Rajoy's Neglect of Spanish Working Poor Risks Backlash

Updated on
  • OECD says recovery underway but inequality remains an issue
  • High unemployment risks social alienation and disaffection

Spain, often cited as Europe’s bailout poster child, still has a lot to do to fix its economy, according to the Organisation for Economy Co-operation and Development. 

In a review of the nation’s progress since a crippling real-estate collapse in 2007, the group said that Prime Minister Mariano Rajoy’s reliance on short-term labor contracts coupled with an inefficient tax system and misallocation of benefits payments risks fostering public disaffection even as the economy grows thanks to structural reforms. The precarious nature of the labor market and persistently low productivity are two of the main dangers facing Spain, it said.

While unemployment has fallen from a peak of 26 percent to about 19 percent, youth unemployment remains a problem, the OECD said. The two-tier nature of the labor market -- with older staff benefiting for secure jobs to the detriment of younger workers on temporary contracts -- risks fueling further discontent, according to the report.

“The high share of long-term unemployed risks loss of skills, disaffection and alienation,” the OECD said. “Part of the answer is continued strong economic growth, but strengthening training and job placement and better minimum income support are crucial.”

Almost 40 percent of young Spaniards are unemployed with few skills and close to half of the jobless have been unemployed for more than a year, reducing their chances of reentering the labor market as their skills become obsolete, the OECD said.

The institution called for a better allocation of resources for state-funded programs for job-seekers, improved training programs and more financial support for families with children, noting the current system does little to reduce inequality among Spaniards.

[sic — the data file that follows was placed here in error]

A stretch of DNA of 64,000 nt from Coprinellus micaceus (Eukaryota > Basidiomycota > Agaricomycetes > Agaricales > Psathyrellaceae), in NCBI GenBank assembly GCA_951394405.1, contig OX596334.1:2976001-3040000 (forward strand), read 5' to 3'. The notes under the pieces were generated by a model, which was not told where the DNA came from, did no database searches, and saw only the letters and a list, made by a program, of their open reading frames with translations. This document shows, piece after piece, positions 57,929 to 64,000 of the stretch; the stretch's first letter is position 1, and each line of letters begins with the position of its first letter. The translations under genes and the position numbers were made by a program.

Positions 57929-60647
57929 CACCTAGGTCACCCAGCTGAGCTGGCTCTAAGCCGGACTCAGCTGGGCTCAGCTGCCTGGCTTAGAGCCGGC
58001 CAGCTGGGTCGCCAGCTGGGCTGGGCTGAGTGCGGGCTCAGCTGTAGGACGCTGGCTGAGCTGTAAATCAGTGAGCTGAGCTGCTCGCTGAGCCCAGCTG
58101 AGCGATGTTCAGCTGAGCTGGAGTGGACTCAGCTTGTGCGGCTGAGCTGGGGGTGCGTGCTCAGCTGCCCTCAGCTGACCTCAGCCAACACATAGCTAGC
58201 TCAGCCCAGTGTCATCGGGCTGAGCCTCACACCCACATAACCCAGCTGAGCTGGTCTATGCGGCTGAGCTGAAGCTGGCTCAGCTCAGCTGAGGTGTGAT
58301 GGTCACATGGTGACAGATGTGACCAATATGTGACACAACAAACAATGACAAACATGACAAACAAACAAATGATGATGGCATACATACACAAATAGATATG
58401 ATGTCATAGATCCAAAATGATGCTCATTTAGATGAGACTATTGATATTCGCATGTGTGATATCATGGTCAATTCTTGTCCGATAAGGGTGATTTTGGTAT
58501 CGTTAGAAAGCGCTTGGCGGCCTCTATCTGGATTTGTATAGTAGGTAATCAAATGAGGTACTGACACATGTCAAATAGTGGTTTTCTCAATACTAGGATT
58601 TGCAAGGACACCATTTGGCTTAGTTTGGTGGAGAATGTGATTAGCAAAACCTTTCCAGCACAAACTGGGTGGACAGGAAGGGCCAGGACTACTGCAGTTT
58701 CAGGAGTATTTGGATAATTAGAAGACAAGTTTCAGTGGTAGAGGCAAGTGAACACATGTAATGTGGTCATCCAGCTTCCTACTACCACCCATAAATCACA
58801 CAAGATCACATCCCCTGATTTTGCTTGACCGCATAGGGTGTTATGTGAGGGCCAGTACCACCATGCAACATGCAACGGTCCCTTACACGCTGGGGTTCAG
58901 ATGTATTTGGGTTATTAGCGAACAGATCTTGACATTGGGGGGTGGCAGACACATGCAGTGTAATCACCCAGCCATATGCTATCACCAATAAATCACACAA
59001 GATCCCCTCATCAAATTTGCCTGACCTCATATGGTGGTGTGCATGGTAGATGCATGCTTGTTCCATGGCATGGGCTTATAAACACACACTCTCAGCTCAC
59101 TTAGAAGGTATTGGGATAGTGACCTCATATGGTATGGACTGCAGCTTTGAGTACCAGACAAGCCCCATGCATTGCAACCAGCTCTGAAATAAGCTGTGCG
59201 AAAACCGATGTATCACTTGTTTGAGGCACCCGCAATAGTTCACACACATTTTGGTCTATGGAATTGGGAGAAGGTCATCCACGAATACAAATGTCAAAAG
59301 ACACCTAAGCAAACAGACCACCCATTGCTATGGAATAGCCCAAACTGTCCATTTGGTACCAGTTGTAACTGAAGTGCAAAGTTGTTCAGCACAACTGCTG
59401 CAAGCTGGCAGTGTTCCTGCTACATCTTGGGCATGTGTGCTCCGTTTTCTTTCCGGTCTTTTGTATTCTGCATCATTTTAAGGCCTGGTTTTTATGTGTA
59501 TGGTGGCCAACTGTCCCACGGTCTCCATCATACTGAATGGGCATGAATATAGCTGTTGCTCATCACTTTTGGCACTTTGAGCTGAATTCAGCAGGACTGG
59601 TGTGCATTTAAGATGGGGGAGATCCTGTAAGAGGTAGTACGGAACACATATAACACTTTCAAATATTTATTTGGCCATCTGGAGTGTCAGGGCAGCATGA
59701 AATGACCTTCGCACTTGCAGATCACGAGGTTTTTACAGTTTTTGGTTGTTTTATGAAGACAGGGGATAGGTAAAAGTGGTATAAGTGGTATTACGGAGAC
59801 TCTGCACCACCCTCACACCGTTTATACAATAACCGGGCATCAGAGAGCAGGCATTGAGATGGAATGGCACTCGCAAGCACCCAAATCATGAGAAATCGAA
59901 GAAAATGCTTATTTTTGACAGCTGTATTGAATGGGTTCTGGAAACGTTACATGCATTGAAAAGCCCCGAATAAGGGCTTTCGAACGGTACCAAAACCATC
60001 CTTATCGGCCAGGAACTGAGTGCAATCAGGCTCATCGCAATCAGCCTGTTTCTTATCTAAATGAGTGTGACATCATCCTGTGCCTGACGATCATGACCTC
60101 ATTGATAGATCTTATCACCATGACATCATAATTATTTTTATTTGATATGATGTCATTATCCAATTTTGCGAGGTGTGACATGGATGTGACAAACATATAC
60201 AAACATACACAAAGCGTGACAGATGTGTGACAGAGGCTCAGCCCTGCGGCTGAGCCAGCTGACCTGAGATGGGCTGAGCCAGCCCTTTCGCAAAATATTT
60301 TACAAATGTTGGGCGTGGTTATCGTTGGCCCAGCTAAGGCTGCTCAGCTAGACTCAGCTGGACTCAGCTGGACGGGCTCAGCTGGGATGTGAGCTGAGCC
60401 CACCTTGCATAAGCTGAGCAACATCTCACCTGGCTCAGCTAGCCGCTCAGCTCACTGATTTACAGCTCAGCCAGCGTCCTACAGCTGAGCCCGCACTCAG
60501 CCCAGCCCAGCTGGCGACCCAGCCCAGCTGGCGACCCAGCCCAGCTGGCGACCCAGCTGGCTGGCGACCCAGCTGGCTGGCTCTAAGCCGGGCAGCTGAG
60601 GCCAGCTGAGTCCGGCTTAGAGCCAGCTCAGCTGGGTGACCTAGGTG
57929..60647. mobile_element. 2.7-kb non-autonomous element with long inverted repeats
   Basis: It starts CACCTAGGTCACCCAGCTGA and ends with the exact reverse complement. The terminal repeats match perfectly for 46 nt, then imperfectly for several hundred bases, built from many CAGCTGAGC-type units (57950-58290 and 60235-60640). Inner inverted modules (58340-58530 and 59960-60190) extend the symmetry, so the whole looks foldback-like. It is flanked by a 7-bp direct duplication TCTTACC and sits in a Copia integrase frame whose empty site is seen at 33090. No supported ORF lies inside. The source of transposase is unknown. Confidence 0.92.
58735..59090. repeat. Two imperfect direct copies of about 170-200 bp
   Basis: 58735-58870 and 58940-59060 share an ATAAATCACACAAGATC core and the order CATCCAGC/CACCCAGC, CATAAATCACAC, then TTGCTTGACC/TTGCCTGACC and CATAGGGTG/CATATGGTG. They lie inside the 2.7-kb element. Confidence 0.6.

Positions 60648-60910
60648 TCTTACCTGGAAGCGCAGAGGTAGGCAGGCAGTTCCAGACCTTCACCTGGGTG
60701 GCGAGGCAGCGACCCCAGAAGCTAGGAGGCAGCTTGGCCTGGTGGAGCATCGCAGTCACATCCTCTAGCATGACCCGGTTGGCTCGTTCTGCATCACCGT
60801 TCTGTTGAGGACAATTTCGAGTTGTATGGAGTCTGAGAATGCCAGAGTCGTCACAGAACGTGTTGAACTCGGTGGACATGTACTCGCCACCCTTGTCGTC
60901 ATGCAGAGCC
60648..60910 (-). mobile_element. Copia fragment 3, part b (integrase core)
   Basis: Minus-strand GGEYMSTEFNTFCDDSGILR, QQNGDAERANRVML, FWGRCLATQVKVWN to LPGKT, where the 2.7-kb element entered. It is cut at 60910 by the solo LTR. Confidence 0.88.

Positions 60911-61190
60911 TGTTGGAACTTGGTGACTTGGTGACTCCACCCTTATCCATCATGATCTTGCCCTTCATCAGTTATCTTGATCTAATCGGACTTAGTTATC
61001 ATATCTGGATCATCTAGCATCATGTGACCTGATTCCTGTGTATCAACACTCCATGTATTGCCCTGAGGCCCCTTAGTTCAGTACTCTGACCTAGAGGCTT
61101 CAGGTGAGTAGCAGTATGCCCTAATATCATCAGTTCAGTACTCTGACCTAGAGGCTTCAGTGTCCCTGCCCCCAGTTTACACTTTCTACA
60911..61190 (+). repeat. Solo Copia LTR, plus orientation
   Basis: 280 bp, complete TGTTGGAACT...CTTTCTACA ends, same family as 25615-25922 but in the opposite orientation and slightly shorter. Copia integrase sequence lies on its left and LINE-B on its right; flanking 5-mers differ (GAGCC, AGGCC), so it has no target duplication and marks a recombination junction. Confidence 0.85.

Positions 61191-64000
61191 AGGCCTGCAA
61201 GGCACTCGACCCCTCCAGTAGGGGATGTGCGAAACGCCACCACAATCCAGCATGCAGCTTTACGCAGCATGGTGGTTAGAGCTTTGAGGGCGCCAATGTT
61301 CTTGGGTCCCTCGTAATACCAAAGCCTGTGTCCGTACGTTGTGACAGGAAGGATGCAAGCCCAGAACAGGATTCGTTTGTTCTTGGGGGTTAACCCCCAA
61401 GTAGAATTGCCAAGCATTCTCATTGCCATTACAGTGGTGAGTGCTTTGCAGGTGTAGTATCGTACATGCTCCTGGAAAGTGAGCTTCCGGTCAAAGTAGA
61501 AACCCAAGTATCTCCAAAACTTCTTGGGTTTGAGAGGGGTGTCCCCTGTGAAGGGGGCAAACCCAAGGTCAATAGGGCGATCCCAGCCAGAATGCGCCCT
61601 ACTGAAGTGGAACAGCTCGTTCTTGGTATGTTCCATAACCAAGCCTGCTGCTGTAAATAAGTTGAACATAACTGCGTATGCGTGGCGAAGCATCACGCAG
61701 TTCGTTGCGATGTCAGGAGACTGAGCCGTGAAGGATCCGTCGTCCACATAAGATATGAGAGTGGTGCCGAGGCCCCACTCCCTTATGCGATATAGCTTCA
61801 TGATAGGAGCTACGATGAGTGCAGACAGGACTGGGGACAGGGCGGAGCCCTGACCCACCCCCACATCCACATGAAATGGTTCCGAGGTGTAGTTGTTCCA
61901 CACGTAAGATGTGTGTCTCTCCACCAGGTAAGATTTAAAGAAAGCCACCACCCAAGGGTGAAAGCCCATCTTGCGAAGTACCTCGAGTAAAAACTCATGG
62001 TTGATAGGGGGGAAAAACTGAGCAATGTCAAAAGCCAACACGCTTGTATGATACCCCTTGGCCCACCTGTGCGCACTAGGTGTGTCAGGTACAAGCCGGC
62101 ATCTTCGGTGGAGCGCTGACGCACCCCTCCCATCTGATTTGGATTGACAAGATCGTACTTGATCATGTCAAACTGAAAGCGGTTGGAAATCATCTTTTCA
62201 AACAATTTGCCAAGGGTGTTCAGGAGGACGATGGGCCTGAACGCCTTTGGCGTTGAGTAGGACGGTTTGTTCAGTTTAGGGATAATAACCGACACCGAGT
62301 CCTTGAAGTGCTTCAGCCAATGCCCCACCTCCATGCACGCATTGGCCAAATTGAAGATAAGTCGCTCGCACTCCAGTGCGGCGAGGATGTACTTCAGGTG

The OECD also noted there is scope for efficiency in the tax system, suggesting an increase in environmental levies and abolishing reduced value-added tax rates could help prop up revenue without penalizing workers. While the nation has undergone a structural improvement toward a more balanced economy, public debt remains high, it added.

Speaking in Madrid after the report was published, Economy Minister Luis de Guindos said the Spanish government takes into account the recommendations by the OECD, but warned the lack of a parliamentary majority could delay implementing new reforms.

Debt Pile

Spain’s public debt has almost tripled since 2007 after a decade-long housing bubble came to an abrupt end, prompting the worst economic crisis in modern history. With the debt pile at around 100 percent of output, Spain is still in breach of European rules demanding all member states keep their national debt below 60 percent of gross domestic output.

Noting the persistently low productivity holding back growth, the OECD recommended removing barriers to competition and called for increased funding for firms focused on innovation, research and development to avert a brain drain and correct an historic problem of unproductive firms soaking up capital.

“Low productivity reflects in part poor skills, over reliance on temporary workers, low business innovation, inefficient allocation of capital to low productivity firms, and high barriers to starting and growing a business,” the OECD said.

(Updates with comments from Luis de Guindos in eighth paragraph.)
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